A Passage From India
Tushar Menon brings us progressive tales from the Indian subcontinent
Actually, Tushar's getting excited about seeing Dream Theater at Ramblin' Man. Let's hope he knows where he's going this time...
The timing of this year’s Ramblin’ Man Festival caught me off guard. Having already booked tickets for my summer vacation, I was especially irked by the fact that it would be Dream Theater’s only show in the UK this year. What I found slightly distressing was that I briefly considered not going. As recently as seven years ago, such a move would have been beyond the bounds of conceivability - virtually no band has occupied so central a position in my musical spectrum. Yet, here I was, caught in a moment’s hesitation.
Such brief hesitation is a far cry from my attitude towards following my favourite bands when I first moved to England. In a slight departure from the usual focus of Passage from India, I present to you another installment of ‘Crazy Things I’ve Done for Prog.’
It was the summer of 2009, and I had planned my vacation around Europe in such a way as to catch two Dream Theater shows, one in Munich and the other at the Gods of Metal Festival in Monza, Italy. I got to Milan a day ahead of schedule without a room booked for the night and had to spend the night outside the train station trying not to look like I was wondering who would stab me first. The next day, I boarded the fifteen-minute train to Monza. By the time I got to the Monza train station, a rather large group of metal fans had gathered and I just followed the crowd to the football stadium, where the festival was happening. The walk was about forty five minutes long, and, due to a staggering lack of foresight, I made no mental note of any landmarks that would help me find my way back later that evening.
I left the stadium some ten hours later, after Dream Theater’s characteristically superb ninety-minute festival set, uninterested in Slipknot, the headliner. As I walked out of the gate, it dawned on me that I had not even the slightest memory of which gate I had entered through. I turned left and asked for directions and got nothing. No one spoke English. Not to me, anyway. I turned around, convinced that I was now heading the right way. I was certain that the buildings I saw as I walked back were the same that I had seen earlier that day. As I walked on and the small town road turned into a broad highway, I had to admit I was lost. There was no one around for as far as I could see in either direction.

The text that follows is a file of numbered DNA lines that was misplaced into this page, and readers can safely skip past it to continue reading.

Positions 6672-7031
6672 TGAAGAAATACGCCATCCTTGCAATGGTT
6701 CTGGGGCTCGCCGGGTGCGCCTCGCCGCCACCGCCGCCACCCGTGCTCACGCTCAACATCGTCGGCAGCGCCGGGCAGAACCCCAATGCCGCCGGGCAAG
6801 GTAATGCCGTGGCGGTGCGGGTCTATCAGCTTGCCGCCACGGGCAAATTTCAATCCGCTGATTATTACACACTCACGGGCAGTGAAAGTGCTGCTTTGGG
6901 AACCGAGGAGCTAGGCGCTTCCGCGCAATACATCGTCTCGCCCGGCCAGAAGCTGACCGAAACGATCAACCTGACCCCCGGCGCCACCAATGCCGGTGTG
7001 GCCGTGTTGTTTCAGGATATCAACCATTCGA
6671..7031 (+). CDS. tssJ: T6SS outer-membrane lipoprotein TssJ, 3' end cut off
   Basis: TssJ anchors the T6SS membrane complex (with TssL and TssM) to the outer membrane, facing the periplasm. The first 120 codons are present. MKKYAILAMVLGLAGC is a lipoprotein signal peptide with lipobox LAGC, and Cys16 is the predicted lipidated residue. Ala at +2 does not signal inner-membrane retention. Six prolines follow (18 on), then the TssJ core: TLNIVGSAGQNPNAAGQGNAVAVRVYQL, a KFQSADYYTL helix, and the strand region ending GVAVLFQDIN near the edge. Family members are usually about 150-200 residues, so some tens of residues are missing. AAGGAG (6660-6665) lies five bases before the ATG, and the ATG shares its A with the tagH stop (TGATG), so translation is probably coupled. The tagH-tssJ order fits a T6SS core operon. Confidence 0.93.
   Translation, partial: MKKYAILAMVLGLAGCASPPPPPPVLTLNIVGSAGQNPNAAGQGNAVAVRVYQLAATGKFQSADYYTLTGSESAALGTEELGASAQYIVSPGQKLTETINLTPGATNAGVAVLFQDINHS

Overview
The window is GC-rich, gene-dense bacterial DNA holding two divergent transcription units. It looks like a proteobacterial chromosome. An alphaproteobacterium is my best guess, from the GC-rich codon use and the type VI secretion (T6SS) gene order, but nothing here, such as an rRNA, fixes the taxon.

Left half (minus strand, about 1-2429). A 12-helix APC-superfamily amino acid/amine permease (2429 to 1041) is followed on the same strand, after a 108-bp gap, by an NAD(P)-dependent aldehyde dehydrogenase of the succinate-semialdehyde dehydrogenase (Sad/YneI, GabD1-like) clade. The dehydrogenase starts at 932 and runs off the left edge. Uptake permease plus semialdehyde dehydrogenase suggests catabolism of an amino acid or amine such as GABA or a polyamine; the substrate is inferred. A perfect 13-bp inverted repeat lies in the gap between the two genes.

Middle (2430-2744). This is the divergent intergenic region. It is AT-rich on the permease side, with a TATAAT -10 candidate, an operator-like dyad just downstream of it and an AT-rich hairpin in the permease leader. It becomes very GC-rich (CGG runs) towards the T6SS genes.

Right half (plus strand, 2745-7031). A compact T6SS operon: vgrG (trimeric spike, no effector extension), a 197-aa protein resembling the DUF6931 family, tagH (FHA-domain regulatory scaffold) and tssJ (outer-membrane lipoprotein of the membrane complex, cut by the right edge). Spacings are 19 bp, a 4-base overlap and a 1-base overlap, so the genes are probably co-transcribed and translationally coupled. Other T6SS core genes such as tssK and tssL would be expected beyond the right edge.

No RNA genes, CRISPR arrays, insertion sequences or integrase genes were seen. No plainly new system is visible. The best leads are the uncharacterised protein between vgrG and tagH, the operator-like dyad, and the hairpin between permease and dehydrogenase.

It was almost midnight as I turned left into what appeared to be a residential area. I found myself in front of a fence beyond which was a children’s play area, complete with swings and slides and a one storey building behind it. On the swing was a young boy, around twelve years old, being pushed by a much older man. Things were beginning to resemble a low budget slasher movie.
I tentatively walked in and asked them if they knew the way to the train station and was met with blank faces. “No English” was the gist of what they were saying, and as I started to walk away the man came up to me and asked me if I was Indian. Leaping at this sliver of hope I enthusiastically told him that I was. He asked me if I spoke Hindi. I said that I did. I thanked my lucky stars for the two years that I lived in Delhi when I was very young, then cursed them for not having made sure I practised my Hindi in the subsequent fifteen years. The man was from Bangladesh and knew a little Hindi.
Then, in a scene reminiscent of R K Narayan’s A Horse and Two Goats, he ‘translated’ from my broken Hindi into what seemed to be even more broken Italian as I had a conversation with the twelve-year-old boy asking him where the train station was. It was a mess. I asked if there was a taxi service I could call (having forgotten that I had only three Euros in cash on me). After about ten minutes of this confusion, the Bangladeshi man disappeared and retuned two minutes later saying he had found a car to take me to the train station. It turned out that he had just hailed a passing motorist who happened to be going to the station and asked if he could give me a ride. I got in, and found myself at the station fifteen minutes later just in time to catch the last train back to Milan. With the sheer number of things that worked out, against all sensible odds that night, I still shiver every now and then when I think of how lucky I was.
Both Dream Theater and I have been through the odd upheaval since then, but the memory of that episode served as a timely reminder of how much the band continues to mean to me and the ridiculous things I’ve done just to catch a ninety minute set of theirs. Needless to say, my vacation has been rescheduled, and Ramblin’ Man awaits me.